Which Directory was my ruby script run from?


#1

Hi All,

How do I find out which directory my ruby script was run from?

Thanks Matthew J.
p.s Today I’m using Windows


#2

On Jan 20, 2006, at 7:52 AM, Matthew J. wrote:

Hi All,

How do I find out which directory my ruby script was run from?

Thanks Matthew J.
p.s Today I’m using Windows

Try:

File.dirname($PROGRAM_NAME)

James Edward G. II


#3

Matthew J. wrote:

Hi All,

How do I find out which directory my ruby script was run from?

Maybe Dir.getwd?

------------------------------------------------------------- Dir::getwd
Dir.getwd => string
Dir.pwd => string

 Returns the path to the current working directory of this process
 as a string.

    Dir.chdir("/tmp")   #=> 0
    Dir.getwd           #=> "/tmp"

#4

Mike F. wrote:

I use File.dirname($0).

Jamey C.

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#5

Matthew J. removed_email_address@domain.invalid wrote:

I’ve written a little script to test, and it looks like the
second reply by Mike is the only one that works. The other
two provide me with the location of the file, not the
directory where the file was run from.

Excellent! I love seeing posters get resourceful with the
answers they receive! This makes me happy. :slight_smile:

Yes, File.dirname and Dir.getwd do two very different things,
which you discovered. There seems to have been a small
misunderstanding.

File.dirname simply does string manipulation on its argument,
whereas Dir.getwd actually gets the directory from which the
current script ($0) was invoked… which is what you were asking
for.

BTW, $0 and $PROGRAM_NAME are aliases for the same variable.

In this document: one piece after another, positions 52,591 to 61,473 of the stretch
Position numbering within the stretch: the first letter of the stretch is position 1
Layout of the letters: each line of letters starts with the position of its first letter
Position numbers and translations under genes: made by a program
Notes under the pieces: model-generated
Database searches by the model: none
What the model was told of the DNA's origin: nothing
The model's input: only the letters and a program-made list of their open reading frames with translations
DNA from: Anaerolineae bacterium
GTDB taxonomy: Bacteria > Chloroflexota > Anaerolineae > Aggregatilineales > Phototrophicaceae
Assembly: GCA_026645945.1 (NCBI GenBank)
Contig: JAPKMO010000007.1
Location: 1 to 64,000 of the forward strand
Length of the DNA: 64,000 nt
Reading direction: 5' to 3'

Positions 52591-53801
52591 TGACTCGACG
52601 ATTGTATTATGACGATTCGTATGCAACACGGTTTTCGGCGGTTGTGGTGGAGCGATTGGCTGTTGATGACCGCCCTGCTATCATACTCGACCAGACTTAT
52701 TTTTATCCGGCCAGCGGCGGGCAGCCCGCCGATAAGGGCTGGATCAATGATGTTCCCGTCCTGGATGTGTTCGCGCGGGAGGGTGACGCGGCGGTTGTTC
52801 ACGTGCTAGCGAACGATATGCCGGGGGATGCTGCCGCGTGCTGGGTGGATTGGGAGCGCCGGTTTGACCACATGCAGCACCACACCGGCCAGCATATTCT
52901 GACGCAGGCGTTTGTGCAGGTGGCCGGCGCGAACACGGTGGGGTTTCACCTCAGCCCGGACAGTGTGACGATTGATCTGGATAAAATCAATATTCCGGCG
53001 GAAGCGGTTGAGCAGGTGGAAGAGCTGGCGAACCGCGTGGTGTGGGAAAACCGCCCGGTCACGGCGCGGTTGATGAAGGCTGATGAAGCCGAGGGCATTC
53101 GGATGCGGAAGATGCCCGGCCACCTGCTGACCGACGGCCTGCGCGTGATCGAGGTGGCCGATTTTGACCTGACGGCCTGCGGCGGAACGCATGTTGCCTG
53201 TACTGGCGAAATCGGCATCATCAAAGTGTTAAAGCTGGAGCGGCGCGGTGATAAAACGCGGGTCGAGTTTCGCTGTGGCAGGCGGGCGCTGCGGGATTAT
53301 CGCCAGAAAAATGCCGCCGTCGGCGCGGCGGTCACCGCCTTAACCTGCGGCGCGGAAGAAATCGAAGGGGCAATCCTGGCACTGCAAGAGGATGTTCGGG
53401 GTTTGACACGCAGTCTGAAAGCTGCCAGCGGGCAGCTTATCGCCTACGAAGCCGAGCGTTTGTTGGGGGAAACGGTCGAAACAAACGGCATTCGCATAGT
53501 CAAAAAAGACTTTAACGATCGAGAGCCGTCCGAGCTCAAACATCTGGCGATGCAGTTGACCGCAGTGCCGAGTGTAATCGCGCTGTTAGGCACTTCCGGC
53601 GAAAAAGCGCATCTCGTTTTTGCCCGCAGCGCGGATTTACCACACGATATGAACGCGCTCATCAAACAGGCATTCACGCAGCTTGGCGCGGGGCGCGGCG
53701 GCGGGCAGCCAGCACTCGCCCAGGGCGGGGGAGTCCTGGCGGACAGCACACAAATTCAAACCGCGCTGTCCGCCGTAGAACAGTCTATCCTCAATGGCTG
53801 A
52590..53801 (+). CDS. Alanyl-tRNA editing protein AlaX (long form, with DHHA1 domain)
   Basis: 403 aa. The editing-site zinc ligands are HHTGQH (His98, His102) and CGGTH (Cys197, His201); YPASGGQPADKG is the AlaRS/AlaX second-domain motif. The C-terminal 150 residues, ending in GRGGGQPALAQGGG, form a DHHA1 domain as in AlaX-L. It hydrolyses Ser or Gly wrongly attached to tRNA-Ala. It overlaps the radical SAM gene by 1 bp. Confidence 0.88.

Thanks for your help.

Thank you for making the most of the help offered!

Cheers!
Tim H.


#6

I’ve written a little script to test, and it looks like the second reply
by Mike is the only one that works. The other two provide me with the
location of the file, not the directory where the file was run from.

My script is in c:\sparkdriver\bin and this is set in my path.

When I run the the testfile.rb script from the c:\Documents and Settings
folder I get the following results:-

C:\Documents and Settings>testfile.rb
Physical Location of File c:\sparkdriver\bin

c:/sparkdriver/bin - File.dirname($PROGRAM_NAME)
C:/Documents and Settings - Dir.getwd
c:/sparkdriver/bin - File.dirname($0)

---- testfile.rb

puts “Physical Location of File c:\sparkdriver\bin\n\n”

dir = File.dirname($PROGRAM_NAME)
puts dir + ’ - File.dirname($PROGRAM_NAME)’

dir = Dir.getwd
puts dir + ’ - Dir.getwd’

dir =File.dirname($0)
puts dir + ’ - File.dirname($0)’

Thanks for your help.

Matthew J.


#7

Tim H. wrote:

BTW, $0 and $PROGRAM_NAME are aliases for the same variable.

FILE”, too, I guess


#8

“Gene T.” removed_email_address@domain.invalid writes:

Tim H. wrote:

BTW, $0 and $PROGRAM_NAME are aliases for the same variable.

FILE”, too, I guess

No, FILE is the current file, while $0 is the script ruby was
started with.


#9

Gene T. wrote:

Tim H. wrote:

BTW, $0 and $PROGRAM_NAME are aliases for the same variable.

FILE”, too, I guess

Nope. FILE is the name current source file, which can be different
than $0 in different modules.

freebie:~ 839> ruby aprog.rb
$0: aprog.rb
FILE: ./amodule.rb
aprog $0: aprog.rb
aprog FILE: aprog.rb
freebie:~ 840> cat aprog.rb
#!/usr/local/bin/ruby
require ‘amodule’

f = Foo.new

f.pr_dollar0
f.pr_file

puts “aprog $0: #{$0}”
puts “aprog FILE: #{FILE}”

exit 0

END
freebie:~ 841> cat amodule.rb
class Foo
def pr_file
puts “FILE: #{FILE}”
end
def pr_dollar0
puts “$0: #{$0}”
end
end